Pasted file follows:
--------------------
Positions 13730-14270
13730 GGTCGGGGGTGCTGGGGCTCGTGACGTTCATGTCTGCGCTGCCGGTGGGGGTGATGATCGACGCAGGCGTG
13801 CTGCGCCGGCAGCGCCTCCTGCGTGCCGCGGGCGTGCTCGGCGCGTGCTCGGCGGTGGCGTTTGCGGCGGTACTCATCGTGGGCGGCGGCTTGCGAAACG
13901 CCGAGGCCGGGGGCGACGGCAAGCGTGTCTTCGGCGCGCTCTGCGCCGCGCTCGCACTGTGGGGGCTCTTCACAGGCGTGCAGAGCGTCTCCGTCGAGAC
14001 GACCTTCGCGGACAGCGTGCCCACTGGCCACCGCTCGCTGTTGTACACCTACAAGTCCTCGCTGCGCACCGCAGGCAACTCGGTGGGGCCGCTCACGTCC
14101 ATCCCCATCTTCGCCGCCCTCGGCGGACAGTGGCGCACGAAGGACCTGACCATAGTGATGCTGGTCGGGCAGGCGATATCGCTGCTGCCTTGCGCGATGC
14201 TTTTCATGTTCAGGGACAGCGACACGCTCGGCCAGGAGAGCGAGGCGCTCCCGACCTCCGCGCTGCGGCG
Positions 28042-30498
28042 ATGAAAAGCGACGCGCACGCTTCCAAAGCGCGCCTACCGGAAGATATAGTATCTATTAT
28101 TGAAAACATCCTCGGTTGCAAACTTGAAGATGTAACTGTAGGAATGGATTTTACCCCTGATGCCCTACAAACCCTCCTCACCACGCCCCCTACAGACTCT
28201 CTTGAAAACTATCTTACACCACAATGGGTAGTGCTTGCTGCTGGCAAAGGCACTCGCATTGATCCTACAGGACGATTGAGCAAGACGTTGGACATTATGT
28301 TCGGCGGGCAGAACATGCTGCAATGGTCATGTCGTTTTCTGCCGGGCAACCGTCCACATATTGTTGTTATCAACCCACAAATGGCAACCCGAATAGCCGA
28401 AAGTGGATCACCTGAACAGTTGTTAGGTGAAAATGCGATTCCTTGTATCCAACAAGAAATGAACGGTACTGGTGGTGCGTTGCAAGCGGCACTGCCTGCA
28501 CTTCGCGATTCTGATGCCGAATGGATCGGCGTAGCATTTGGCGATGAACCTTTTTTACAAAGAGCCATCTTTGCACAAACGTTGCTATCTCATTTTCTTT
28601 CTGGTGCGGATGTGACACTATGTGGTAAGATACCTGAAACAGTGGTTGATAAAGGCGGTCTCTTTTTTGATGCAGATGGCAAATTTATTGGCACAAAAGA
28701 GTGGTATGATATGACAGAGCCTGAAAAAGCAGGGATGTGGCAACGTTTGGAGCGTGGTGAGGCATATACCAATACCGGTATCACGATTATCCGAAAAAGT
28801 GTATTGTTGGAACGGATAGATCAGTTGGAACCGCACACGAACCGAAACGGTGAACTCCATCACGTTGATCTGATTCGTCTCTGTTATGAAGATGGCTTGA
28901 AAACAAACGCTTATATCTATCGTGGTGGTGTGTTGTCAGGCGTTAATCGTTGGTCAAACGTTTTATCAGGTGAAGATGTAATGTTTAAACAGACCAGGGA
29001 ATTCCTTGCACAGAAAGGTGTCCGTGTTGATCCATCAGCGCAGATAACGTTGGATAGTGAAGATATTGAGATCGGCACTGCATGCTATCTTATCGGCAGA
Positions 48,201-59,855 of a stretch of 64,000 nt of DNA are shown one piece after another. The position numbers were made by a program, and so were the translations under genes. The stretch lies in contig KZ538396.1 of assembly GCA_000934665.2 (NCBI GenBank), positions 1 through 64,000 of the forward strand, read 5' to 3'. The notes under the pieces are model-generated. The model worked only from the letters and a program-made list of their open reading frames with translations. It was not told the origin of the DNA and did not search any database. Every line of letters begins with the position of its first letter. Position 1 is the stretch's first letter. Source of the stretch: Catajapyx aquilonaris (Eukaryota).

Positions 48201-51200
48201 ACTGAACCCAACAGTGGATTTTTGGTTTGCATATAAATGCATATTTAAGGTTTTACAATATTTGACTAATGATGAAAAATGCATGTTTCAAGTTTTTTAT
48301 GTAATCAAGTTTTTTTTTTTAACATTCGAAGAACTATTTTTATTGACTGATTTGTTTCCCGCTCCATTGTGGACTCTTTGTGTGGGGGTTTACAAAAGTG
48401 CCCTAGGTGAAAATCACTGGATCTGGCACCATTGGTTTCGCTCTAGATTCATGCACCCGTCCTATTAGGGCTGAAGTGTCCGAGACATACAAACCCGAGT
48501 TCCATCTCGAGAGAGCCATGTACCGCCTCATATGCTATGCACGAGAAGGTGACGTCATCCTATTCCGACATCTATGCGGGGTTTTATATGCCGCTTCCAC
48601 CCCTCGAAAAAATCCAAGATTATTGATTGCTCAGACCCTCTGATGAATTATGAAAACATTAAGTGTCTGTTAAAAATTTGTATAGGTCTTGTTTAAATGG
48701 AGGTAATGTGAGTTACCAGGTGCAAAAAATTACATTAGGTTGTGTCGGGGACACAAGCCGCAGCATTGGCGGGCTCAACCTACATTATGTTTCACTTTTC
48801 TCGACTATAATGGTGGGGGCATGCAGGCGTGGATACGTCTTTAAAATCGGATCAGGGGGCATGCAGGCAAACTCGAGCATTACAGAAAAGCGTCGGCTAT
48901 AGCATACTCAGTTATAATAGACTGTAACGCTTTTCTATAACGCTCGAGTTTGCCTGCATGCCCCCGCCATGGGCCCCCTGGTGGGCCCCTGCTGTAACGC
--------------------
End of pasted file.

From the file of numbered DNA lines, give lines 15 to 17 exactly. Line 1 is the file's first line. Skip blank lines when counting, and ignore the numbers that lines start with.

28601 CTGGTGCGGATGTGACACTATGTGGTAAGATACCTGAAACAGTGGTTGATAAAGGCGGTCTCTTTTTTGATGCAGATGGCAAATTTATTGGCACAAAAGA
28701 GTGGTATGATATGACAGAGCCTGAAAAAGCAGGGATGTGGCAACGTTTGGAGCGTGGTGAGGCATATACCAATACCGGTATCACGATTATCCGAAAAAGT
28801 GTATTGTTGGAACGGATAGATCAGTTGGAACCGCACACGAACCGAAACGGTGAACTCCATCACGTTGATCTGATTCGTCTCTGTTATGAAGATGGCTTGA